That is just sour grapes talking. The "pop" you talk about with 5Diii is its lack of DR. High DR images have flatter look and you can post-process (the horror!) to make it fit your levels.
Let me get the record straight. High DR does not a better photograph make. The DR should fit the artwork being created. Needing to post-process removes detail that would have been present if the scene was shot at a lower DR to begin with.
The DR needed in a picture varies with the picture. A lower DR means higher contrast and detail in the picture at a cost of restricting the range of bright to dark.
A painter knows that whatever the light range in stops, it needs to be represented graphically by a range from dark to bright.
For years photographers have extolled the virtues of taking photos on cloudy days or at the sweet light near sunrise or sunset. What does that result in... surprise, surpise... lowering the dynamic range.
A lower DR is not a technical problem with a picture anymore than slide film (lower DR) versus negative film (higher DR). For many photography needs, lower DR is needed. For many other photography needs, higher DR is needed.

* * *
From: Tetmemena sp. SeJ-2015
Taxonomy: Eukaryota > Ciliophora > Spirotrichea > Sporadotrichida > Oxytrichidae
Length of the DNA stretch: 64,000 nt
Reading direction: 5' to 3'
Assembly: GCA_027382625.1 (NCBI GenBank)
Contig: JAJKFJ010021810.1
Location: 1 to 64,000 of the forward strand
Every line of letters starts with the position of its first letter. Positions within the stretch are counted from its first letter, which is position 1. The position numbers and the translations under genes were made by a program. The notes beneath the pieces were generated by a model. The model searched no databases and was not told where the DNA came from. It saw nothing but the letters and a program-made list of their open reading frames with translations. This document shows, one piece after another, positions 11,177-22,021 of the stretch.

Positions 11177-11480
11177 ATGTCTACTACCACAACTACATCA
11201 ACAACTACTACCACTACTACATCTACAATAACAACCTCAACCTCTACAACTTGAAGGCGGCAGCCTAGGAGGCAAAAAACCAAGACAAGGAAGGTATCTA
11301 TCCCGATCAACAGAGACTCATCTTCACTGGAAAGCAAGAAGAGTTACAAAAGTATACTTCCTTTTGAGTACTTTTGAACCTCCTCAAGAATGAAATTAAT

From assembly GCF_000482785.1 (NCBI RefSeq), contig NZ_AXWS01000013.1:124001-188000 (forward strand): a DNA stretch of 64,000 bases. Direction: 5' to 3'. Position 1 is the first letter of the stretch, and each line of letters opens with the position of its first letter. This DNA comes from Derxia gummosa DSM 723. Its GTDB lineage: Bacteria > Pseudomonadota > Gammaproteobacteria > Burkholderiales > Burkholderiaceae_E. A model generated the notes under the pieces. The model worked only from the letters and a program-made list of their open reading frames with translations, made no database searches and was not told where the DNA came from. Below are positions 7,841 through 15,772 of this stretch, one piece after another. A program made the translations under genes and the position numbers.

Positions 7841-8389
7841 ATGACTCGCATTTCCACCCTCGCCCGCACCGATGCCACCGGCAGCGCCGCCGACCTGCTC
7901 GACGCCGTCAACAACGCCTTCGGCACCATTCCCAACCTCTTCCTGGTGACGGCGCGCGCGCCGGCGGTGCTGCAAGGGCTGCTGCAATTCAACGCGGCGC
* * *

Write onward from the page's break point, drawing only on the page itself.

Conclusion: one cannot say that a camera is "better" because of a difference in dynamic range. One can only say that the camera with a higher dynamic range is better for photos with a larger range of bright to dark, but not as good for photos in cloudy lighting. On the other hand, the camera with lower dynamic range is better for photos with a smaller range of bright to dark (like slide film). Both cameras still record 14 bits of information, so mathematically neither one of them is inferior as far as the total amount of information recorded in the RAW image.